Giuseppe Loianno, professor of electrical and computer engineering at the NYU Tandon School of Engineering, is investigating novel ways of making robots work as teams to achieve goals, without the need for a remote AI or human “overseer.”
He has received a three-year, highly selective and prestigious grant for $1 million from the Defense Advanced Research Projects Agency (DARPA) to support the work. The DARPA Young Faculty Award will enable him to pursue “Integrated Visual Perception, Learning, and Control for Super Autonomous Robots,” a project that addresses the design of visual perception and action models and algorithms to create USARC (Unmanned, Small, Agile, Resilient, and Collaborative) robots capable of executing maneuvers with superior performances compared to human-controlled or current autonomous ground and aerial robots.
The project will focus on onboard computer vision and other on-board sensors, as well as aspects of machine learning and control to design novel models and algorithms to jointly solve the perception-action problem for collaborative autonomous navigation of multiple robots. Loianno’s Agile Robotics and Perception Lab (ARPL) will develop frameworks to correlate actions, localization history and future motion prediction in a way that scales to multi-robot settings so that drones or ground-based robots can coordinate with a minimum–or total absence–of communication to reach a common goal.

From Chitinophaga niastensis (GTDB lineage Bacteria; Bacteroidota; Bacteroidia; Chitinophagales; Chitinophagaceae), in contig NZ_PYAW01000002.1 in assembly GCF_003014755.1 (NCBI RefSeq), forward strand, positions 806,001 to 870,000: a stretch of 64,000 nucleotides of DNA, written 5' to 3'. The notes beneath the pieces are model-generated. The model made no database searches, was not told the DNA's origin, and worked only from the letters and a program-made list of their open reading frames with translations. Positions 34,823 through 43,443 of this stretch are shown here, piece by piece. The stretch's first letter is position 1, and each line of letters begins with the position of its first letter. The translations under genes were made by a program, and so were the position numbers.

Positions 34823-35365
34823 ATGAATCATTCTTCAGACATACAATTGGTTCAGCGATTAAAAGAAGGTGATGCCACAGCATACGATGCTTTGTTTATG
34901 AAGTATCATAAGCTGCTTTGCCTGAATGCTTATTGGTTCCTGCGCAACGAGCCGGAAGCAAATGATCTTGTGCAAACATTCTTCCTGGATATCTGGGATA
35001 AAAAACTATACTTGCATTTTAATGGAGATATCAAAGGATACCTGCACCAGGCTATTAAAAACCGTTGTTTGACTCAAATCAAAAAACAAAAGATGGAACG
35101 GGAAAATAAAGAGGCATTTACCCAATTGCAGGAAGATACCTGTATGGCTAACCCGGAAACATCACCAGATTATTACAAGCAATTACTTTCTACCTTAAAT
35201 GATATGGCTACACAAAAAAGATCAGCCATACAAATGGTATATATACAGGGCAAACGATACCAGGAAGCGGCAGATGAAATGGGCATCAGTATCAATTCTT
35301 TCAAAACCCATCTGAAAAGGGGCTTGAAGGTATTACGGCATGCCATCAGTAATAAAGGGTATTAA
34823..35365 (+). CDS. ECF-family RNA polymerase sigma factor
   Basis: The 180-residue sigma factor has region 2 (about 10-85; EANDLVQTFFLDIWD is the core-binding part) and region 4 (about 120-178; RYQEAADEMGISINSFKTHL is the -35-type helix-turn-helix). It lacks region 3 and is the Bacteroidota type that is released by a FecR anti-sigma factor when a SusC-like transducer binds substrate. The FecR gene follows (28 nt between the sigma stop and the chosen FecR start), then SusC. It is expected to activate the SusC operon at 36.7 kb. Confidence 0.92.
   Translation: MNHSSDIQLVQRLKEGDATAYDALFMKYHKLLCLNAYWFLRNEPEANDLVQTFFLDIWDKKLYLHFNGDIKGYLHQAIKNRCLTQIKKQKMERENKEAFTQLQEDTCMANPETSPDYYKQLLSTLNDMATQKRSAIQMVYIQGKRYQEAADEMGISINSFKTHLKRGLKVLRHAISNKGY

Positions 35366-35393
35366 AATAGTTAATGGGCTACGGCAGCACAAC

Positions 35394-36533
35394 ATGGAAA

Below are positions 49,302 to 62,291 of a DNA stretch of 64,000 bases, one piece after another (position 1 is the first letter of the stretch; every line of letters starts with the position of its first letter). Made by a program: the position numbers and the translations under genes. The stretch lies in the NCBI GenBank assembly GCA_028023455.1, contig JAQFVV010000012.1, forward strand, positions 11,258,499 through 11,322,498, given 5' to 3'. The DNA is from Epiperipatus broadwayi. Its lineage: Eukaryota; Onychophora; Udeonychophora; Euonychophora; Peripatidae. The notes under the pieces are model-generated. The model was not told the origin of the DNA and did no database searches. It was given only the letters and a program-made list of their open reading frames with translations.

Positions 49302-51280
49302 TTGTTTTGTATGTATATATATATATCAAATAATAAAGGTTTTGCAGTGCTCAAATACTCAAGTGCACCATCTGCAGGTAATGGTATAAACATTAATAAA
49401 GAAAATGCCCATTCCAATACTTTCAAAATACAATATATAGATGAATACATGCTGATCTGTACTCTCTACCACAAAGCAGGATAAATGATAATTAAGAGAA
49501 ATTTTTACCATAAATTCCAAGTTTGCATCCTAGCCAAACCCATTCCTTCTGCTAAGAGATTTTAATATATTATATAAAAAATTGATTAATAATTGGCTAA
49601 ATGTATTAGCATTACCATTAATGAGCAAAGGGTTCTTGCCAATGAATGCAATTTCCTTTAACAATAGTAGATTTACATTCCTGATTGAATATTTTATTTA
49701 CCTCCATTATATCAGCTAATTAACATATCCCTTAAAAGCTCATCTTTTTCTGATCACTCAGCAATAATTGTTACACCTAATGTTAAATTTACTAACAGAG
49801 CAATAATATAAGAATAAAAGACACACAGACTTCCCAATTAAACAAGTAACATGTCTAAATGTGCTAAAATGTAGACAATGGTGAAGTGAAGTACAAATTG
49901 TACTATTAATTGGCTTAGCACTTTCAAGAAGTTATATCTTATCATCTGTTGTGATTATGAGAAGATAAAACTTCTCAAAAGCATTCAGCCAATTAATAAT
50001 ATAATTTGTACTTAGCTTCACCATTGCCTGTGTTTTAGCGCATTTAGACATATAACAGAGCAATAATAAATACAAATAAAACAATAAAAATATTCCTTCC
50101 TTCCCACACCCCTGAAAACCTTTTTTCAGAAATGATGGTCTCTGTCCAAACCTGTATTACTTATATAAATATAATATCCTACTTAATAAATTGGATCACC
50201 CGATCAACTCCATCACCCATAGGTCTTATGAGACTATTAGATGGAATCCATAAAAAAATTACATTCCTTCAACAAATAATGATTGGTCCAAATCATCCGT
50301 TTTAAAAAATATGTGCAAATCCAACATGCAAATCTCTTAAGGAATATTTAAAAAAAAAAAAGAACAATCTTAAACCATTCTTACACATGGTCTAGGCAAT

“This will boost robot decision-making time, accuracy, resilience, robustness, and collaboration among robots in multiple tasks and will guarantee scalability to multiple agents and environments” said Loianno.
“Because we are using multiple agents, we are able to increase the robustness and resilience to failure of vehicles or sensors, as well as scalability and adaptability to different environments, while reducing the overall task completion time,” he explained. “Autonomous robots working in this way will be able to work efficiently, especially in time-sensitive and dangerous tasks that, almost by definition, involve complex, cluttered, and dynamic environments: search and rescue, security, exploration, and surveillance missions, for example. With better agility and collaboration small robots will also accomplish more tasks in a limited amount of time.”
“There will also be benefits in areas like agriculture, where collaborative robots could coordinate to optimize movements to most efficiently cover a field or identify which plants need water or which ones are diseased, for example,” he continued.
The DARPA grant will fund the participation of an additional postdoc and equipment for groups of aerial and ground robots in mixed configurations.
Earlier this year Loianno received the prestigious NSF CAREER Award for promising young academics. The five-year $600,000 grant supports his project “Re-Thinking the Perception-Action Paradigm for Agile Autonomous Robots.”